Preface to Poole's "Synopsis": The Need for a Synopsis of Interpreters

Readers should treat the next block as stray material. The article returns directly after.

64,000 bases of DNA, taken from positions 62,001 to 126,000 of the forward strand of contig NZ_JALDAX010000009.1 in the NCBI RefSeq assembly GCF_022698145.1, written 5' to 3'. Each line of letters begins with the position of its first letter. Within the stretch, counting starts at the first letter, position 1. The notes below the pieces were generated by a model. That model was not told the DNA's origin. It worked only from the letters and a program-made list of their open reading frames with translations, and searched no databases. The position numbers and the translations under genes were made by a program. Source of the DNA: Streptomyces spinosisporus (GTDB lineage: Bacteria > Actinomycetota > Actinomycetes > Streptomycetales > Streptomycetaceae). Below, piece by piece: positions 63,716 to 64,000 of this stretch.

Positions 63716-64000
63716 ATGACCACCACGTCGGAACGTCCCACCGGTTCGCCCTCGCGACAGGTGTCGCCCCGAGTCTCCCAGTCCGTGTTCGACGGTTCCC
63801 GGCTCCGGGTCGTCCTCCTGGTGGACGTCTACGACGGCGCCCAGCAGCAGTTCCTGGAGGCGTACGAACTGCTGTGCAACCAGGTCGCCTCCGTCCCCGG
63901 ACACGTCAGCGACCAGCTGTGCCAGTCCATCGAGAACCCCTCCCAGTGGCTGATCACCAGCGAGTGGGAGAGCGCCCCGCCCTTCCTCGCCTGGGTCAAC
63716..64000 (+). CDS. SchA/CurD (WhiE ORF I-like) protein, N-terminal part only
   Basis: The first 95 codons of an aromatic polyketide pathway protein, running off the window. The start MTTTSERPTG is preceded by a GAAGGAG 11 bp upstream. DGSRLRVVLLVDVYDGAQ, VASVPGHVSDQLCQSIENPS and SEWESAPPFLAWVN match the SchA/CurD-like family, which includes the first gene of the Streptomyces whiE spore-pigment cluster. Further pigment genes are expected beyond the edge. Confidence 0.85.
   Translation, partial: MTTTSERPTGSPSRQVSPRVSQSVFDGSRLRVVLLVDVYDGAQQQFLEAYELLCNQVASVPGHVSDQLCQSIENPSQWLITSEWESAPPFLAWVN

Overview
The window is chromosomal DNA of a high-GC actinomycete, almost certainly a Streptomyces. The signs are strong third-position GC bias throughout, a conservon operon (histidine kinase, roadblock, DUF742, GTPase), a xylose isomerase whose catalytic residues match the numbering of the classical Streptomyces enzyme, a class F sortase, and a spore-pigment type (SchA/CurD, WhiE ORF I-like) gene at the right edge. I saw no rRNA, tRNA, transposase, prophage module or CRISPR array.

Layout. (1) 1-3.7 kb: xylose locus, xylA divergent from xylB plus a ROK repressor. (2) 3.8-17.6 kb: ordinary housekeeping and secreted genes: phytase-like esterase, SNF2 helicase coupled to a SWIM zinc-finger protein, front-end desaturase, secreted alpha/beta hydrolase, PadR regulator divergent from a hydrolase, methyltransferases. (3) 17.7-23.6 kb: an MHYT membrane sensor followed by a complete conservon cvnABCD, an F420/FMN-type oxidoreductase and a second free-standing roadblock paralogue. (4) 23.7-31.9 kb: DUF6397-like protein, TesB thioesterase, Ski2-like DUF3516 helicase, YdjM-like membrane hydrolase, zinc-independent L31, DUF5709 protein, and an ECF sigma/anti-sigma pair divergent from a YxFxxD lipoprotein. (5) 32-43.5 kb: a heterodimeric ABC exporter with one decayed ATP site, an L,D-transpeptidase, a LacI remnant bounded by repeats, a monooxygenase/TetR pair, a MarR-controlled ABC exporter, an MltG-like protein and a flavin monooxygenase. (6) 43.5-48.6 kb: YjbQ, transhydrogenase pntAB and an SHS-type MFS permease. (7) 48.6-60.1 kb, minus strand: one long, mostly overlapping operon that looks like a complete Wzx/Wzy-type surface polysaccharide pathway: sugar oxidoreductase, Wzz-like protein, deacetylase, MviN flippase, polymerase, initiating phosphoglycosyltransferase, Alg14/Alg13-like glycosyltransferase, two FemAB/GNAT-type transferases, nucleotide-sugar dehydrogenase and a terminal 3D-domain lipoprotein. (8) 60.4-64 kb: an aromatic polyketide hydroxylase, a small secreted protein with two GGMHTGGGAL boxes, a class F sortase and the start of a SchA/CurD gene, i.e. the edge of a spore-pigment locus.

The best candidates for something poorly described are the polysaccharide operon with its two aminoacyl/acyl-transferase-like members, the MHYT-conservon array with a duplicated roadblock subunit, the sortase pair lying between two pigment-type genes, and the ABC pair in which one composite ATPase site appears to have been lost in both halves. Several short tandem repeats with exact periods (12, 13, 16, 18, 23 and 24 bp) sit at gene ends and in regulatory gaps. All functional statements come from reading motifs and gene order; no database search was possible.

Updated: Feb 24, 2021